Erb’s palsy is a type of brachial plexus injury that affects the nerves and muscles of one arm. Erb’s palsy often occurs when a baby’s neck is stretched to one side during delivery and the nerves are damaged. One to two out of every 1000 live babies born per year sustains injuries resulting in Erb’s palsy. About 92 percent of those affected by the condition make a full recovery, but treatment and therapy may be necessary. Children that do not recover from Erb’s palsy may develop contractures and deformities that impair arm and hand function and alter appearance.
What is Erb’s Palsy?
Erb’s palsy is a type of brachial plexus palsy, with “palsy” meaning weakness and “Erb” being taken from one of the doctors that first diagnosed the condition-Wilhelm Erb. The brachial plexus is a bundle of intertwined nerves that pass through the upper vertebrae, the spinal cord, the neck and the shoulders. Erb’s palsy occurs when this bundle of nerves is damaged due to trauma of some sort. The most common cause of Erb’s palsy is birth complications.
Erb’s Palsy Causes
The stretching of the nerves or trauma to the nerves of the brachial plexus that causes Erb’s palsy is often a result of shoulder dystocia or excessive force being exerted during the process of labor. Pulling on the infant’s shoulders or another part of the infant’s body to speed delivery may also cause brachial plexus nerve injuries. In rare cases the natural force exerted by the uterus may cause Erb’s palsy injuries, but physician assistance is the cause in many cases. Depending upon the circumstances, brachial plexus injuries caused by physician intervention may be considered malpractice.
Erb’s Palsy Risk Factors
Factors which may increase the risk of birth injuries that cause Erb’s palsy may include:
- High birth weight
- Maternal diabetes
- Use of vacuum extractor
- Prolonged pregnancy
- Prolonged labor
- Maternal obesity
- Small mother or birth canal
- Abnormal birth presentation
- Previous delivery of a baby with Erb’s palsy
Types of Erb’s Palsy Injuries
There are four main types of brachial plexus injuries that can cause Erb’s palsy: avulsion, rupture, neuropraxia, and neuroma. Avulsion is a severe type of brachial plexus injury which occurs when the nerves are completely torn away from the spine. Avulsion may cause breathing difficulties in addition to complications with the affected arm. Rupture occurs when nerve cells, blood cells, and connective tissue outside of the spinal cord are damaged. Neuropraxia occurs when the brachial plexus nerves are stretched so that the nerve signals are blocked but no structural damage occurs. Neuroma is caused by the healing process of injured brachial plexus nerves generating scar tissue that blocks nerve signals and interferes with arm function.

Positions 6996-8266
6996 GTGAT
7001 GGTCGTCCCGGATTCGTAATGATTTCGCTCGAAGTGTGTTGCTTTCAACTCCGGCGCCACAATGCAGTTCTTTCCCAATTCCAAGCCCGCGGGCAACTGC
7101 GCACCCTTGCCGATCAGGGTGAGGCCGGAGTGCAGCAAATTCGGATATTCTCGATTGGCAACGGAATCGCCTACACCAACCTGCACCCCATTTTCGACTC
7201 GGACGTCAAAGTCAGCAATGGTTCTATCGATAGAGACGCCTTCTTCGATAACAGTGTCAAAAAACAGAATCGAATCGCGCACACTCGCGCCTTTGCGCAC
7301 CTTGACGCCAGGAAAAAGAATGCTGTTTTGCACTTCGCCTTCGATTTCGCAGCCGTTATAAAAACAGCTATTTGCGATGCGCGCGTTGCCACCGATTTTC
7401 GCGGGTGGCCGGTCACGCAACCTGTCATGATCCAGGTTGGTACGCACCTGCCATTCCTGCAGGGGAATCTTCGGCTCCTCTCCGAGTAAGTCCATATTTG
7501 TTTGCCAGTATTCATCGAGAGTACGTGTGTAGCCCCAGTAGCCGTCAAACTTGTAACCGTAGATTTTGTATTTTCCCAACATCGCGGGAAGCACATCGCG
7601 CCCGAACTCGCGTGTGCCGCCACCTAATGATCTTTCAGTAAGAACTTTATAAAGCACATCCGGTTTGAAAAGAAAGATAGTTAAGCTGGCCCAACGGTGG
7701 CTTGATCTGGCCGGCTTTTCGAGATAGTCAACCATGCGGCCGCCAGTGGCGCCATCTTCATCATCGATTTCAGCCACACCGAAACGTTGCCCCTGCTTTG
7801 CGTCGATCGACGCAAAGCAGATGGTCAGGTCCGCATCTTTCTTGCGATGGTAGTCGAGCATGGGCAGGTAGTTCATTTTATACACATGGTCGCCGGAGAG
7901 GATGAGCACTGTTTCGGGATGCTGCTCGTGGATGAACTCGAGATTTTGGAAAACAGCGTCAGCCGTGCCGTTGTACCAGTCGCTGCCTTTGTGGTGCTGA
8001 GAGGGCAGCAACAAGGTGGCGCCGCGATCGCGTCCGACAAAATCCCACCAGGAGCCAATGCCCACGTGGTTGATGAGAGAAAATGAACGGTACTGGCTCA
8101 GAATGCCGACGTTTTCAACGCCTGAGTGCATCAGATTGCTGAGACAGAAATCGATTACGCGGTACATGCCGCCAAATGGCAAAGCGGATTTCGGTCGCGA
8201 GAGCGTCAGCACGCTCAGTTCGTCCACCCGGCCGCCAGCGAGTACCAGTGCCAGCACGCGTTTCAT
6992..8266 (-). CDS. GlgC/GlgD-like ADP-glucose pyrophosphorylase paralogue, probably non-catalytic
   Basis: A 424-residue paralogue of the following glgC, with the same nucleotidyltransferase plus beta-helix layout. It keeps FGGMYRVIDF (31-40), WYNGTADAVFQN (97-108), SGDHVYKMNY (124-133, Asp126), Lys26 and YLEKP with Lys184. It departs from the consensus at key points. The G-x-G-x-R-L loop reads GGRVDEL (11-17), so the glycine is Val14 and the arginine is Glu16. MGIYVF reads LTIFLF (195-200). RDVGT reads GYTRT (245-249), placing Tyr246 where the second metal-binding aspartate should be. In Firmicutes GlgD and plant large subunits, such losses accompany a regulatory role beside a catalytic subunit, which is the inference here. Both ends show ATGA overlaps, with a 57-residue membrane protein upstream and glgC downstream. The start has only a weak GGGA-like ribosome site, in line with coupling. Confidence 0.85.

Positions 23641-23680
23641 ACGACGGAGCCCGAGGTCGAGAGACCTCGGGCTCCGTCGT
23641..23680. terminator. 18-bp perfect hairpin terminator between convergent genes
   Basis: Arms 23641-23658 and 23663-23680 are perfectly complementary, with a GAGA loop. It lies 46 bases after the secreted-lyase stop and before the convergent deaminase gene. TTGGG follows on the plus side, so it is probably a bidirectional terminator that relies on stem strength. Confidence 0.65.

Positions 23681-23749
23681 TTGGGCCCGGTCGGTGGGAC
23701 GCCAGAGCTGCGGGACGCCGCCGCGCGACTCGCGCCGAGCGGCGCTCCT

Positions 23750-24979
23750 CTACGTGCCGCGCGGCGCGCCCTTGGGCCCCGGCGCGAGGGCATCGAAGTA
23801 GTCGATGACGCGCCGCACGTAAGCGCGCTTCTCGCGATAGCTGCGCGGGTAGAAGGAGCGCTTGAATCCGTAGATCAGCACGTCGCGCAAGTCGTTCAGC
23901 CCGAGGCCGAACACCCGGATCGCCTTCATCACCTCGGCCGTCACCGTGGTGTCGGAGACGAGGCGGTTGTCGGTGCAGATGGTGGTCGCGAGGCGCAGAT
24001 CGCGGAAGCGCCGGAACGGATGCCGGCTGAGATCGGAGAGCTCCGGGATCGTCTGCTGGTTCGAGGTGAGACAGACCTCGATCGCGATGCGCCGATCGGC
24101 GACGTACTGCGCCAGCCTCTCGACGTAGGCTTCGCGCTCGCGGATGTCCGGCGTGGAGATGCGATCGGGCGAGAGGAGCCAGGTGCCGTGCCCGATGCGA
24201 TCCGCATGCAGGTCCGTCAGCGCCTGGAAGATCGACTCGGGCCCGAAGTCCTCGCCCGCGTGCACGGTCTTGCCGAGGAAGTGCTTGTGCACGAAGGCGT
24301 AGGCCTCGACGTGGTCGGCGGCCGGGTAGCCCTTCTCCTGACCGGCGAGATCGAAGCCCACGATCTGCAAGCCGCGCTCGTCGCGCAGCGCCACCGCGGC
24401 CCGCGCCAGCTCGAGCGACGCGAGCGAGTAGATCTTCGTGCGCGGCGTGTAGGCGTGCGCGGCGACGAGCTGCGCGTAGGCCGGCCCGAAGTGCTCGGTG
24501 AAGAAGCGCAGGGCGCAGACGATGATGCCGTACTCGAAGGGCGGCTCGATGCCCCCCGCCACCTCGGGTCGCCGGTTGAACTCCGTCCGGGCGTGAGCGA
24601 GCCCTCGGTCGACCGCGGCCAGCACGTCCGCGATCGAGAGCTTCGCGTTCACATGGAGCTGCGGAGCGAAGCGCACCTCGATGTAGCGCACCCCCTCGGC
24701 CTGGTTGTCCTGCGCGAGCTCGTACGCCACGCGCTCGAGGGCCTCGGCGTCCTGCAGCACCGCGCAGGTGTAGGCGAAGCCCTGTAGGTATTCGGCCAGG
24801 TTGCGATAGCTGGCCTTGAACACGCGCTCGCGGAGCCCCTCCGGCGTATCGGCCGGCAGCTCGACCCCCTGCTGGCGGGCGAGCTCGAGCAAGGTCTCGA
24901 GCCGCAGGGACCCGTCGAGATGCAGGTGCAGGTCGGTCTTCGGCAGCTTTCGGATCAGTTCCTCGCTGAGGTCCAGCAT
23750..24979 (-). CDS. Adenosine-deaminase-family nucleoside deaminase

Erb’s Palsy Symptoms and Diagnosis
Erb’s palsy is commonly identified by the way that a newborn holds his or her arm. Common Erb’s palsy positions include holding the arm close to the body with the hand bent at an angle and holding the arm against the body with the elbow bent. Physicians may check reflexes and function to diagnose Erb’s palsy. Physicians may also use scan tests such as x-rays and MRIs to determine the extent and severity of injuries.
Erb’s Palsy Treatment and Prognosis
Brachial plexus injuries such as avulsion and ruptures may require surgical intervention followed by physical therapy. Less severe cases of Erb’s palsy often resolve with only daily range of motion and stretching exercises being performed. Most cases of Erb’s palsy are curable and leave no lasting long-term effects. Rare and very severe cases may require breathing assistance and may affect development and life-long arm function.
Erb’s Palsy Prevention
Most cases of Erb’s palsy that occur during childbirth are preventable. Physicians can mitigate the likelihood of Erb’s palsy by identifying risk factors and working to minimize the effect that these risk factors can have on delivery. Ordering timely cesarean sections, properly using tools such as vacuum extractors, and inducing labor before pregnancy is prolonged may help to prevent Erb’s palsy.
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